4) Calculate hours per pound by tracking labor. Growers reported a wide range of values for labor in relation to their yields. The average was .56 hours per pound, with .14 hours being lowest and 1.52 hours being highest. In most farm enterprises, labor is the highest cost and also has the highest potential for improvement. Improving the flow of workers and materials, the skills and abilities of the workforce, and the way spaces are set up can all have dramatic effects. As a starting point, it's critical to track the labor and develop a system to make this record-keeping simple so that it does not detract from production work. 

Participation Summary
5 Farmers participating in research

Education

Educational approach:

We used established mushroom listservs and groups to spread the word about this project and recruit interested farmers. Cornell, UMass, and other extension departments helped recruit farmers through their newsletters. Recruitment was also done through social media outreach. The first two specialty mushroom cultivation guidebooks were published in October 2019 to further recruit and offer clarity on methods of cultivation. Applications were assessed and given feedback and 15 farmers were selected to continue with the project. The third guidebook was published in December 2021 and shared with 15,000+ people. 

The educational curriculum covered a variety of topics:

  • Mushroom Life Cycle:understanding the life cycle as it pertains to cultivation.
  • Systems of commercial mushroom cultivation: three different options for materials and methods of specialty mushroom cultivation.
  • Building a Growing Space: the parameters needed for proper mushroom formation and how to create them.
  • Inoculation Procedures: familiarity with past research and methods to grow oyster mycelium.
  • Managing contamination and pests: how to manage issues with inoculation and fruiting of specialty
    mushrooms.
  • Harvest and Storage: when to harvest, quality control, and post-harvest storage.
  • Selling and Marketing: pricing, markets, and methods of selling mushrooms.
  • Building a Viable Enterprise: incorporating mushroom cultivation into a farm business, cost-benefit analysis.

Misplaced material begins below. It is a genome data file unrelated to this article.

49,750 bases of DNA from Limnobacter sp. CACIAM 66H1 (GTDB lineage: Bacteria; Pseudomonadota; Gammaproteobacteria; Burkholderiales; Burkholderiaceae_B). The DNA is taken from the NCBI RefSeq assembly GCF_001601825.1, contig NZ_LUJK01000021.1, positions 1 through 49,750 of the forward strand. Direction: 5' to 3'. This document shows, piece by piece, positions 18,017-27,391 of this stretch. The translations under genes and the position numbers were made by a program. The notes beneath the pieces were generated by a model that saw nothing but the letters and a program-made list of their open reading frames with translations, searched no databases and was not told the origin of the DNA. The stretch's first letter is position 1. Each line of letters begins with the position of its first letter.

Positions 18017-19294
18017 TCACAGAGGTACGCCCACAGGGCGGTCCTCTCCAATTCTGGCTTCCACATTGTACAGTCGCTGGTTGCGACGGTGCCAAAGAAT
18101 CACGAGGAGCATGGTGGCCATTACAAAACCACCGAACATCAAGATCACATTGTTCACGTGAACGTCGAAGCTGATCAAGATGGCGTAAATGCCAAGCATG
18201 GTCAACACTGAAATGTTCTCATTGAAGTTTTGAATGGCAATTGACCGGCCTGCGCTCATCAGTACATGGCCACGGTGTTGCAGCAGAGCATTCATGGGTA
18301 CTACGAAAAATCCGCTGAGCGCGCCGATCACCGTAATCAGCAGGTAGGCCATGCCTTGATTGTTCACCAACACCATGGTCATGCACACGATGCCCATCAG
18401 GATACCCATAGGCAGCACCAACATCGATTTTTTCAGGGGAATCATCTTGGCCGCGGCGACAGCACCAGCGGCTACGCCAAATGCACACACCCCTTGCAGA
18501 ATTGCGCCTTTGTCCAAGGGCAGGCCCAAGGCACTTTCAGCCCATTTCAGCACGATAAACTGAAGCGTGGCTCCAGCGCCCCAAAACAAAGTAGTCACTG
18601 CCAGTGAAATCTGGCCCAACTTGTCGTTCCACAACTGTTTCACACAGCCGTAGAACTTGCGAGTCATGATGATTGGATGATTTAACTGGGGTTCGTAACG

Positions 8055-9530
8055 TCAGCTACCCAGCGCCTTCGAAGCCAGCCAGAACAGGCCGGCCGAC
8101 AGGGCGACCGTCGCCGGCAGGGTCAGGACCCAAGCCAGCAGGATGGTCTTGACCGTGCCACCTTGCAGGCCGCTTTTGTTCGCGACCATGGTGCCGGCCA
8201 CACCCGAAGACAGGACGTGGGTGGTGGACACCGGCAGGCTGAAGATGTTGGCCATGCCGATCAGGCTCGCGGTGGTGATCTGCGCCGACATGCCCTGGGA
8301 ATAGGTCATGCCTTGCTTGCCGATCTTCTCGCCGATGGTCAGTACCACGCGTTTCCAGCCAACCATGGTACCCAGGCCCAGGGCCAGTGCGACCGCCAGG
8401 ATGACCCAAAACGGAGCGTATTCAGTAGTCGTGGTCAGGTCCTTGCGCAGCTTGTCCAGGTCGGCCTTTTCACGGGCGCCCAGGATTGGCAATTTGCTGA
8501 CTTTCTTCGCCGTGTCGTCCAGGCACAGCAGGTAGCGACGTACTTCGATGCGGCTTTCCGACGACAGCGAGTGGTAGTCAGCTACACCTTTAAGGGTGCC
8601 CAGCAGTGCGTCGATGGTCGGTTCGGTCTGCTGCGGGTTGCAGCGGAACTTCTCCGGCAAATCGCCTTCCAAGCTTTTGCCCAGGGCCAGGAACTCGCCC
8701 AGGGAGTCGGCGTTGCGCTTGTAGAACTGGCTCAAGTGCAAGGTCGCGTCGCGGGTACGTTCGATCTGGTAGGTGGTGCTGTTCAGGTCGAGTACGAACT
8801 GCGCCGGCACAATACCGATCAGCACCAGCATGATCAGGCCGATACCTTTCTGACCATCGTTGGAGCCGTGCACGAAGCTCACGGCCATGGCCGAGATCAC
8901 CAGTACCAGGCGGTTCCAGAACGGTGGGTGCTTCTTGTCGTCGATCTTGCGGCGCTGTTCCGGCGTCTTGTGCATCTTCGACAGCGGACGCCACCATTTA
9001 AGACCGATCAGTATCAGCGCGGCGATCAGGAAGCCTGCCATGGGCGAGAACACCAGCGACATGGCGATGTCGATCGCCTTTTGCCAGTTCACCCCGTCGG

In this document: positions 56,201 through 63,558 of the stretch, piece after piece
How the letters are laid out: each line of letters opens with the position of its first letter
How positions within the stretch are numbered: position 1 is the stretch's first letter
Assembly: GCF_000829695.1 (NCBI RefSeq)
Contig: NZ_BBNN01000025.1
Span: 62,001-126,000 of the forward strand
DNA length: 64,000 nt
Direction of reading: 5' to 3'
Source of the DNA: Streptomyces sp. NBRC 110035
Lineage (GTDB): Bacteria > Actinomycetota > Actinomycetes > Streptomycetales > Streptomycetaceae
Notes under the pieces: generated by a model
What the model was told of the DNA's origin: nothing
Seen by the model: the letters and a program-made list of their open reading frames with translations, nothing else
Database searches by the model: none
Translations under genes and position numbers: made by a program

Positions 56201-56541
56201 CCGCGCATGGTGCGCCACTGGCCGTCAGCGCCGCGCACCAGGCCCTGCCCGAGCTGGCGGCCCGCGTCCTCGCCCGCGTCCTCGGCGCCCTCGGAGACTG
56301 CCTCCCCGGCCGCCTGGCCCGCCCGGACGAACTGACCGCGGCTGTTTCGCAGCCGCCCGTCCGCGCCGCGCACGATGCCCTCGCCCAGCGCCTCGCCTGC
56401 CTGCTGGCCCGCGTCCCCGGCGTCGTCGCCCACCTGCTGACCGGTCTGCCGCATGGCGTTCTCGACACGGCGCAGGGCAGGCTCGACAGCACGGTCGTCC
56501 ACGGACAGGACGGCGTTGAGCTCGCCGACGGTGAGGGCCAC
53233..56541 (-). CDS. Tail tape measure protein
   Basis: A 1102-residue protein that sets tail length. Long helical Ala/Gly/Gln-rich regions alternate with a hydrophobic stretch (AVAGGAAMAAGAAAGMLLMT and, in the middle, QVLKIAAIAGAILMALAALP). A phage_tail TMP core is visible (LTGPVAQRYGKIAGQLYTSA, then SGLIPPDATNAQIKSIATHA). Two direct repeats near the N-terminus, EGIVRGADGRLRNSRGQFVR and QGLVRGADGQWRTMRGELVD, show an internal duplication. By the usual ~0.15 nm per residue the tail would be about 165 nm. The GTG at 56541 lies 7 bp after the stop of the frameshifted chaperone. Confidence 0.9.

The instructional methods became more individualized as the grant proceeded.
1) Farmers participated in online webinars or received materials via email describing the grant.
2) 350+ Farmers participated in two-hour in person workshops that were held throughout the Northeast. The workshops outlined the basics of specialty mushroom cultivation and three different methods of cultivation.
3)150 Farmers that were interested in growing specialty mushrooms took part in a 3 week online webinar series which covered the processes of growing specialty mushrooms in greater detail.
4) 32 Farmers submitted a detailed plan for growing 20+ pounds of mushrooms per week. 15 farmers were given feedback, talked with the project team, and accepted into the program. 
5)During the growing season of 2020 the project team answered questions by phone or email and checked in monthly for questions and to collect data. We also held one grower conference on zoom. A full Data set was collected from 5 farmers. 
6) Three farms were visited and videos created at each farm with a grower interview, farm tour, and additional short videos on pieces of the cultivation process. 

The following videos were created during the duration of this grant. These 17 videos are available on YouTube and contain an immense amount of information for farmers interested in starting a mushroom farm.

 https://www.youtube.com/watch?v=-I4cu3iT-Ac Sugar Shack Dry Bagging Process

https://www.youtube.com/watch?v=Im6BhX-Ibic Sugar Shack Interview

https://www.youtube.com/watch?v=BlCiqaXG7DU Sugar Shack Farm Tour

https://www.youtube.com/watch?v=cbC5VEIWpu8 Funj Shrooming interview

https://www.youtube.com/watch?v=YAtDTGIxEUA Funj Shrooming Inoculation Process

https://www.youtube.com/watch?v=ecT43Smm2HI Funj  Shrooming Mushroom Tour

https://www.youtube.com/watch?v=ajUNeCyVQ6U Rock City Tour

https://www.youtube.com/watch?v=hJKqSVgvN5A Rock City interview

https://www.youtube.com/watch?v=X0r41prVdBI Shiitake Mushroom Fruiting and Initiation

https://www.youtube.com/watch?v=DPDRBRLrM4c Blue Oyster initiation and fruiting

https://www.youtube.com/watch?v=cqMNUBSf6xE Lion’s Mane initiation and fruiting

https://www.youtube.com/watch?v=EeETxNosnm4 Rock City grow room tour

https://www.youtube.com/watch?v=05zEqH9nr_c SARE Webinar 3

https://www.youtube.com/watch?v=0rld6katxt0 SARE webinar 2

https://www.youtube.com/watch?v=FSQ2DnBJfCk SARE webinar 1

https://www.youtube.com/watch?v=uEbDN3Haddk Mycoterra Tour part 2 

https://www.youtube.com/watch?v=beurNUTbJW0 Mycoterra Tour Part 1

Milestones

Milestone #1 (click to expand/collapse)
What beneficiaries do and learn: